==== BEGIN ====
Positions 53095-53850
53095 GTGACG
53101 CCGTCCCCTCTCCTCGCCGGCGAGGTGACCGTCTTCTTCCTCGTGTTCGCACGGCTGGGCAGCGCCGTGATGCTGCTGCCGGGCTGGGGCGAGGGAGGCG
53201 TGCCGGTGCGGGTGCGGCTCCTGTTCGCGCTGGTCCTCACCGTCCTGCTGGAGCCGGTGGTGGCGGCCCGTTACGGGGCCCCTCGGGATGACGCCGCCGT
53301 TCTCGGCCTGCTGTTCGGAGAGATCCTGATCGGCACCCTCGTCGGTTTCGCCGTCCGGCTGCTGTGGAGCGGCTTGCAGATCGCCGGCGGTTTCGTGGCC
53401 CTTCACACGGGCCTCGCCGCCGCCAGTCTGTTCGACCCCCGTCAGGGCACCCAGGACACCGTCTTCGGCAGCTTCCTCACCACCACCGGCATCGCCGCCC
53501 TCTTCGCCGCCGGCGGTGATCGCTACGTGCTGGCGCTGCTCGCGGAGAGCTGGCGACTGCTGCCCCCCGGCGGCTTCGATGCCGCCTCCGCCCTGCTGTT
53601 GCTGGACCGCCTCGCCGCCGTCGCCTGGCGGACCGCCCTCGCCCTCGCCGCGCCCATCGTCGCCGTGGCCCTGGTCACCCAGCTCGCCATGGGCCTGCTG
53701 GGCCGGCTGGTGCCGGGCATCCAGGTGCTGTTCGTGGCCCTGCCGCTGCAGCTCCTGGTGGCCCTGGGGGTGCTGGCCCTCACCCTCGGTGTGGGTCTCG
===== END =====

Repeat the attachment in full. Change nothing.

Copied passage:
Positions 53095-53850
53095 GTGACG
53101 CCGTCCCCTCTCCTCGCCGGCGAGGTGACCGTCTTCTTCCTCGTGTTCGCACGGCTGGGCAGCGCCGTGATGCTGCTGCCGGGCTGGGGCGAGGGAGGCG
53201 TGCCGGTGCGGGTGCGGCTCCTGTTCGCGCTGGTCCTCACCGTCCTGCTGGAGCCGGTGGTGGCGGCCCGTTACGGGGCCCCTCGGGATGACGCCGCCGT
53301 TCTCGGCCTGCTGTTCGGAGAGATCCTGATCGGCACCCTCGTCGGTTTCGCCGTCCGGCTGCTGTGGAGCGGCTTGCAGATCGCCGGCGGTTTCGTGGCC
53401 CTTCACACGGGCCTCGCCGCCGCCAGTCTGTTCGACCCCCGTCAGGGCACCCAGGACACCGTCTTCGGCAGCTTCCTCACCACCACCGGCATCGCCGCCC
53501 TCTTCGCCGCCGGCGGTGATCGCTACGTGCTGGCGCTGCTCGCGGAGAGCTGGCGACTGCTGCCCCCCGGCGGCTTCGATGCCGCCTCCGCCCTGCTGTT
53601 GCTGGACCGCCTCGCCGCCGTCGCCTGGCGGACCGCCCTCGCCCTCGCCGCGCCCATCGTCGCCGTGGCCCTGGTCACCCAGCTCGCCATGGGCCTGCTG
53701 GGCCGGCTGGTGCCGGGCATCCAGGTGCTGTTCGTGGCCCTGCCGCTGCAGCTCCTGGTGGCCCTGGGGGTGCTGGCCCTCACCCTCGGTGTGGGTCTCG